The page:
Additionally, as the suspension strut 100 is axially compressed or released from compression, the circumferential outer surface 58B of each spring element 50B engages and slides along a portion of the inner surface 32A of the bottom tube 32. Similarly, the circumferential outer surface 58A of each spring element 50A engages and slides along a portion of the inner surface 22A of the top tube 22. The surfaces 22A, 32A and the material of the spring elements 50A, 50B may be selected to provide a prescribed amount of frictional resistance therebetween. This frictional resistance in turn may provide dynamic damping for the suspension strut 100. The frictional resistance provides both compression and rebound (i.e., release or extension) damping. In this manner, bouncing or oscillation of the suspended mass may be reduced or minimized.
As discussed above, responsive to increased axial compression, the contact areas and loads between the spring element surfaces 58A, 58B and the tube inner surfaces 22A, 32A increase. As a result, the frictional resistance between the spring element 50A, 50B and the inner surface 32A is increased, thereby providing increased damping. Hence, the suspension strut 100 may provide greater damping for greater deflections and, hence, for higher loads.
The foregoing discussion with reference to FIGS. 14 and 15 is exemplary of the behavior of each of the spring elements 50A, 50B and the respective tube surfaces 22A, 32A. However, the amount of frictional resistance provided by a given spring element 50A, 50B may vary. In particular, for a given compression of the suspension strut 100, those spring elements 50A, 50B near the spacer 70 will typically travel farther relative to the engaging surface 22A, 32A, and thereby may provide greater damping forces than those spring elements 50A, 50B nearer the end plates 26, 36, respectively.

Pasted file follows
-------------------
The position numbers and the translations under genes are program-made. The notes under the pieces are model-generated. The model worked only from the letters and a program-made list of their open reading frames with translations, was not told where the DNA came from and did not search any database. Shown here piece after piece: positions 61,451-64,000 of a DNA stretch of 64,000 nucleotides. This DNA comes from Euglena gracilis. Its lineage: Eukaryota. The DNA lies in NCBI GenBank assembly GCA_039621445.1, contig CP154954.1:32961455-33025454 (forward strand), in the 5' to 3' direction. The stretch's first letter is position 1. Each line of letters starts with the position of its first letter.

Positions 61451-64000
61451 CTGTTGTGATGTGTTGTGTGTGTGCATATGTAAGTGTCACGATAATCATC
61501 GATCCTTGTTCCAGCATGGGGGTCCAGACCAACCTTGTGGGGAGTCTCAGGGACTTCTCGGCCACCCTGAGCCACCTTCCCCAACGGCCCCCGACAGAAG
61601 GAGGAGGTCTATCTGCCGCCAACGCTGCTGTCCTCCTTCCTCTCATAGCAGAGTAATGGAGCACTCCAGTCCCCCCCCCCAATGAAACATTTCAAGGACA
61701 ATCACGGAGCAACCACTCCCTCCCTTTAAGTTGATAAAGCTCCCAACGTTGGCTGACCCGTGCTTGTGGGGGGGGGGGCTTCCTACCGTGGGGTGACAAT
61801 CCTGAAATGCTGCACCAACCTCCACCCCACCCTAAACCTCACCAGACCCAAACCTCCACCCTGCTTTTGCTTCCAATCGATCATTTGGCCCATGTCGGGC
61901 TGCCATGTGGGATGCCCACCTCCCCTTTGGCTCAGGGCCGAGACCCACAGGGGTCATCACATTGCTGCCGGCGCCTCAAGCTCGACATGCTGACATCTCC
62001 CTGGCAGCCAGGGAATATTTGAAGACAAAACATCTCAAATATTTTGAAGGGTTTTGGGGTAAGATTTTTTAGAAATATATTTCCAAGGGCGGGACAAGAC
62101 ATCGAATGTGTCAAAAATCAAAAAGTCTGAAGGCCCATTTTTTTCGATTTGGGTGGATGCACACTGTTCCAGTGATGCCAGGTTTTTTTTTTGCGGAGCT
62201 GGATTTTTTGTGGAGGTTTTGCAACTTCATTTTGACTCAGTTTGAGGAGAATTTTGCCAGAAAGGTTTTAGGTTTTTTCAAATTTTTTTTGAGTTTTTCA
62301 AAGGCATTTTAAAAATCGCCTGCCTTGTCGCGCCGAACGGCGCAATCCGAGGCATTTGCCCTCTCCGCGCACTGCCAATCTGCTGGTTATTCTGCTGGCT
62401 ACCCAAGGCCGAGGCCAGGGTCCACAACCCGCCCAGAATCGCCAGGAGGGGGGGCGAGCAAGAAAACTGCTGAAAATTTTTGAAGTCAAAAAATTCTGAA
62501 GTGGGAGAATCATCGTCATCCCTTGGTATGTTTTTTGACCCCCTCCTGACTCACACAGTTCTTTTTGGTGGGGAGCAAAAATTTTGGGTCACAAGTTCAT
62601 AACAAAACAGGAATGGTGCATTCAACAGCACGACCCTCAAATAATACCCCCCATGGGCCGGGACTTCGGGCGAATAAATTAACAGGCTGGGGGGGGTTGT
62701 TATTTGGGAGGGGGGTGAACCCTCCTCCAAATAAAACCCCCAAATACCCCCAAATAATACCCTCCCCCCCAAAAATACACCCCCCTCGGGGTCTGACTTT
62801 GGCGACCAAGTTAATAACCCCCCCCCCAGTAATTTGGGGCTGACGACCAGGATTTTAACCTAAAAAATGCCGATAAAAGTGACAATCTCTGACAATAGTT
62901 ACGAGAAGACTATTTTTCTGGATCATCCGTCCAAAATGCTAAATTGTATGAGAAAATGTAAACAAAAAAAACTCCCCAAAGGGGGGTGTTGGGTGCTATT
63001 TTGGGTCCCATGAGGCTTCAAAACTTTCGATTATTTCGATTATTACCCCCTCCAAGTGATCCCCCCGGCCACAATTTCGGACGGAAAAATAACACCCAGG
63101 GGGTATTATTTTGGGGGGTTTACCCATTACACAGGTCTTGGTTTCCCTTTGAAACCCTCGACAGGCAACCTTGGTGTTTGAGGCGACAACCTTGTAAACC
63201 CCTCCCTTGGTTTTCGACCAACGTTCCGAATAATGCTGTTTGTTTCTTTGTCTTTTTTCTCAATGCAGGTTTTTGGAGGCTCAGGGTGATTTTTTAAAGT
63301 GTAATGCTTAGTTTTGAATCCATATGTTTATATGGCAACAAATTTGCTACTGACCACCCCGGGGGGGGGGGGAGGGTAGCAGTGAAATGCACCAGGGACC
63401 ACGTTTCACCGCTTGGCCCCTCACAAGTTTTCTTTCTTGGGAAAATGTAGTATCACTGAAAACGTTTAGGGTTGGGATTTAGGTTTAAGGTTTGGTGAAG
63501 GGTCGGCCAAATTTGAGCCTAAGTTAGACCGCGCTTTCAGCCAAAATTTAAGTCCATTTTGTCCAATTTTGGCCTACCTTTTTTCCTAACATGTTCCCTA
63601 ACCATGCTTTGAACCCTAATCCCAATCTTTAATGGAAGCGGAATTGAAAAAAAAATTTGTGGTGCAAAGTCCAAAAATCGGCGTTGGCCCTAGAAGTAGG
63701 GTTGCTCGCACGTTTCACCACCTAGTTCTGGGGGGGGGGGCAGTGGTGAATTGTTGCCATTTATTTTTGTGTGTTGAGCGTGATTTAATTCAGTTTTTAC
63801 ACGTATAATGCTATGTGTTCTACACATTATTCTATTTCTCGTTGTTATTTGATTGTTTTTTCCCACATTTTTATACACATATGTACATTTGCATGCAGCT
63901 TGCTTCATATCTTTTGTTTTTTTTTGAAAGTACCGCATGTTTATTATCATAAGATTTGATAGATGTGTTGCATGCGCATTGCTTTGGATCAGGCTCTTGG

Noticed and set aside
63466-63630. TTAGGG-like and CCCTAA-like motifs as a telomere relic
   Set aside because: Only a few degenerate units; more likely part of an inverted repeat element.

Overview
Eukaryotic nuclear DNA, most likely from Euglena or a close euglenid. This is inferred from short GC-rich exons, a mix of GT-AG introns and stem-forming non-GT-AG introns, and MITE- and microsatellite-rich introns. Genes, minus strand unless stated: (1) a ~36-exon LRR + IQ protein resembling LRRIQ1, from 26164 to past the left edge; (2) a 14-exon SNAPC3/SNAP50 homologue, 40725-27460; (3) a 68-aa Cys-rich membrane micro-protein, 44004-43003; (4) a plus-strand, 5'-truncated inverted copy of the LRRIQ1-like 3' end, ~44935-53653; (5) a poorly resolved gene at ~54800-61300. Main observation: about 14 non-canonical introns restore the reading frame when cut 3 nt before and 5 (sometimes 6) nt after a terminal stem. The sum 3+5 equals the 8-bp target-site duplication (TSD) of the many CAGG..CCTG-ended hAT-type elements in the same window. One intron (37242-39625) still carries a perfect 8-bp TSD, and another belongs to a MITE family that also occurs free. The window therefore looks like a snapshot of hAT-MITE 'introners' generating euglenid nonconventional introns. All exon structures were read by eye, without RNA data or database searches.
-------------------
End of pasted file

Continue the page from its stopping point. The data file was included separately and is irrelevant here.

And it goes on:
The above-described frictional damping may provide a number of advantages. The frictional damping may supplement the material damping of the spring elements 50A, 50B (i.e., resulting from the material's loss factor). Accordingly, the maximum amount of damping which may be provided for a given selection of spring element material, spring element geometry and strut size may be increased. A wider range of damping rates may be provided across the range of deflection. Also, the rate of increase in damping as a function of deflection may be increased for greater deflections as compared to the rate of increase in damping as a function of deflection for lesser deflections (see FIG. 16). The materials of the spring elements 50A, 50B and the engaging surfaces 22A, 32A of the housing 12 may be selected to provide combinations of frictional and deformation properties as desired for each intended application. The damping rate of the strut may be more easily and effectively tuned by adjusting one or more of several parameters. For example, the damping behavior may be adjusted by:
1) changing the elastomeric material of the spring elements 50A, 50B;
2) changing the geometry of or eliminating the holes in the spring elements 50A, 50B;
3) changing the heights of the spring elements 50A, 50B;
4) changing the shapes of the spring elements 50A, 50B;